Anterior Perineal Plane for Ultra Low Anterior Resection of the Rectum (APPEAR)
Recruitment status was: Recruiting
Anal sphincter preserving operations are now commonplace for both cancer and non-cancerous rectal diseases. However, this has not always been the case and this development has been facilitated by the invention of circular stapling instruments, which allow the bowel to be reconnected to the anal sphincters, where it would almost be impossible to do so manually. Nevertheless, some patients still require a permanent ostomy, as even with stapling devices ultra low joins of the bowel and sphincter muscles cannot always be performed by a conventional surgery. Therefore, a variety of alternative techniques have been proposed to avoid a permanent ostomy, but these have not become widespread due to the technical difficulty in performing them, their failure to completely eradicate rectal disease, and the damage they inflict upon the anal sphincters resulting in poor bowel function after surgery.
The ideal ultra low sphincter preserving operation should remove the rectal disease entirely, allow the small or large bowel to be safely joined to the anal sphincters under direct vision, and retain the sphincter mechanism in its entirety. We propose such a technique that we term the APPEAR procedure, which approaches the lower third of the rectum via an incision between the scrotum or vagina, and the anal sphincters. This procedure preserves sphincter integrity, and allows either a stapled or manual join of the bowel to the sphincter mechanism, under direct vision. This trial is being conducted as a pilot study, with the procedure only offered to patients for whom a conventional sphincter saving procedure was technically impossible, or contraindicated.
|Rectal Neoplasms Colitis, Ischemic Colitis, Ulcerative||Procedure: Standard abdominal approach for rectal excision Procedure: APPEAR Procedure Procedure: Proctectomy|
|Study Design:||Allocation: Non-Randomized
Intervention Model: Single Group Assignment
Masking: Open Label
Primary Purpose: Treatment
|Official Title:||A Multicentre Trial of the Anterior Perineal PlanE for Ultra Low Anterior Resection of the Rectum (The APPEAR Technique) in the Prevention of Permanent Stoma in Benign and Malignant Disease|
- Yield (within each arm of study) [ Time Frame: 5 years ]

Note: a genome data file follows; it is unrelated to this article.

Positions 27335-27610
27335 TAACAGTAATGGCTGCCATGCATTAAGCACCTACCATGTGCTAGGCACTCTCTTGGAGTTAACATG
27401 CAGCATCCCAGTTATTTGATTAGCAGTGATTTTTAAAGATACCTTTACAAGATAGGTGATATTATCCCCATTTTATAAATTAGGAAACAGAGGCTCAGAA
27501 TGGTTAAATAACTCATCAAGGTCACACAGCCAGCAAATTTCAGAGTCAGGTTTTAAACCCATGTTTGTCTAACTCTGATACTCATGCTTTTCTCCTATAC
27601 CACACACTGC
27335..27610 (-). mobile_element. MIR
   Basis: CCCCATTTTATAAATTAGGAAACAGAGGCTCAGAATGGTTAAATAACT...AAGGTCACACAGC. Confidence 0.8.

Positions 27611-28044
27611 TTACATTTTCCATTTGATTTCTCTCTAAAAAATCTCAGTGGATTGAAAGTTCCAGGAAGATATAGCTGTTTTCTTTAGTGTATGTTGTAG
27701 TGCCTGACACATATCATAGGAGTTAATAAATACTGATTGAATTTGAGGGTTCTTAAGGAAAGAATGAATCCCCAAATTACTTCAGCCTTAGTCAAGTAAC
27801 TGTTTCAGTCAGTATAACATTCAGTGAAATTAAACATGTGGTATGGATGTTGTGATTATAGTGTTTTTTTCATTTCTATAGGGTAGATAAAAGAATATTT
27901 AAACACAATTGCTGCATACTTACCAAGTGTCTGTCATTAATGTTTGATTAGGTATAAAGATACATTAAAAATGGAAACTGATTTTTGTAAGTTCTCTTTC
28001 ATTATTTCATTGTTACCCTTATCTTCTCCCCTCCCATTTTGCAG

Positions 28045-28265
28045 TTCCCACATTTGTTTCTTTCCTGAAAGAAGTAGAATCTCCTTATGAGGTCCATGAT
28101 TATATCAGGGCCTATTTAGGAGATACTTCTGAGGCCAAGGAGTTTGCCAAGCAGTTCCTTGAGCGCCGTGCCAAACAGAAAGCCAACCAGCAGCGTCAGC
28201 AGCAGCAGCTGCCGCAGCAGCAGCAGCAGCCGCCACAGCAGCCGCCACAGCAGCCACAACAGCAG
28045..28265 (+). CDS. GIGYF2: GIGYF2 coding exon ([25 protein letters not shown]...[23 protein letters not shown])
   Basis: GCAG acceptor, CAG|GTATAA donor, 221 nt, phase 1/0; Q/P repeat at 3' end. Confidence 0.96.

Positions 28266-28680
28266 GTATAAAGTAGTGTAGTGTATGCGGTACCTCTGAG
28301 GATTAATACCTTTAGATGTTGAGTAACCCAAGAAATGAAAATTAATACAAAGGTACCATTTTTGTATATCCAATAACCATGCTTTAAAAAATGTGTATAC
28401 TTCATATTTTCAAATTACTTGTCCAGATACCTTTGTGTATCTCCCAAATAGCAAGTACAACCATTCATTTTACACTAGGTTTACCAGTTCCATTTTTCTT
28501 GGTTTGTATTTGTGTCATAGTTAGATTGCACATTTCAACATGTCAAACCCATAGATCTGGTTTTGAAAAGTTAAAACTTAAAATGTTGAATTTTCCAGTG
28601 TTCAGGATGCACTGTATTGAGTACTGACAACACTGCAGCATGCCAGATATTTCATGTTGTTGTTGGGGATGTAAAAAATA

- Functional assessment (faecal continence) [ Time Frame: 5 years ]
- Surgical Safety Assessment [ Time Frame: 1 year ]
- Oncological safety assessment - where appropriate [ Time Frame: 5 years ]
|Study Start Date:||April 2004|
|Estimated Study Completion Date:||March 2012|
|Estimated Primary Completion Date:||January 2012 (Final data collection date for primary outcome measure)|
Active Comparator: Arm 1
Patients for whom a standard abdominal approach is adequate to excise the distal third of the rectum (without jeopardising oncological clearance if appropriate).
Procedure: Standard abdominal approach for rectal excision
Standard abdominal approach for rectal excision
Experimental: Arm 2
Combined abdominal and trans-perineal approach to excise the distal third of the rectum, while preserving the anal canal
Procedure: APPEAR Procedure
Perineal incision to reach the distal rectum
Other Name: Anterior Perineal PlanE for ultra low rectal excision
Active Comparator: Arm 3
Standard proctectomy to excise the distal third of the rectum and the anal canal
standard rectal excision which does not preserve the anal canal
This study is recruiting patients with distal third rectal pathology, for whom a conventional sphincter saving procedure is contraindicated, or likely to be technically impossible.
Recruited patients will initially undergo trial dissection by conventional sphincter preserving surgical techniques, which if successful will result in patients entering study arm 1.
However, should this not be possible, a trial anterior perineal dissection will be attempted, with patients entered into study arm 2 if perineal dissection is adequate to allow full rectal excision, and preserve sphincter integrity.
If during a trial of anterior perineal dissection it is decided that sphincter preservation is not safe, or will not allow eradication of rectal disease, conventional proctectomy will be performed, with patients entering study arm 3.
Please refer to this study by its ClinicalTrials.gov identifier: NCT00534131
|Contact: Khalid El-Gendy, BSc MBBS MRCS||020 7882 firstname.lastname@example.org|
|Contact: Prof Norman S Williams, MS FRCS||020 7882 email@example.com|
|Centre For Academic Surgery, The Royal London Hospital||Recruiting|
|London, England, United Kingdom, E1 1BB|
|Contact: Khalid El-Gendy, MBBS MRCS 020 7882 8751 firstname.lastname@example.org|
|Contact: Prof Norman S Williams, MS FRCS 020 7882 8755 email@example.com|
|Principal Investigator: Khalid El-Gendy, MBBS MRCS|
|Study Chair:||Prof Norman S Williams, MS FRCS||Centre for Academic Surgery, Queen Mary University of London|
|Study Director:||Charles H Knowles, PhD FRCS||Centre for Academic Surgery, Queen Mary University of London|
|Principal Investigator:||Khalid El-Gendy, MBBS MRCS||Centre for Academic Surgery, Queen Mary University of London|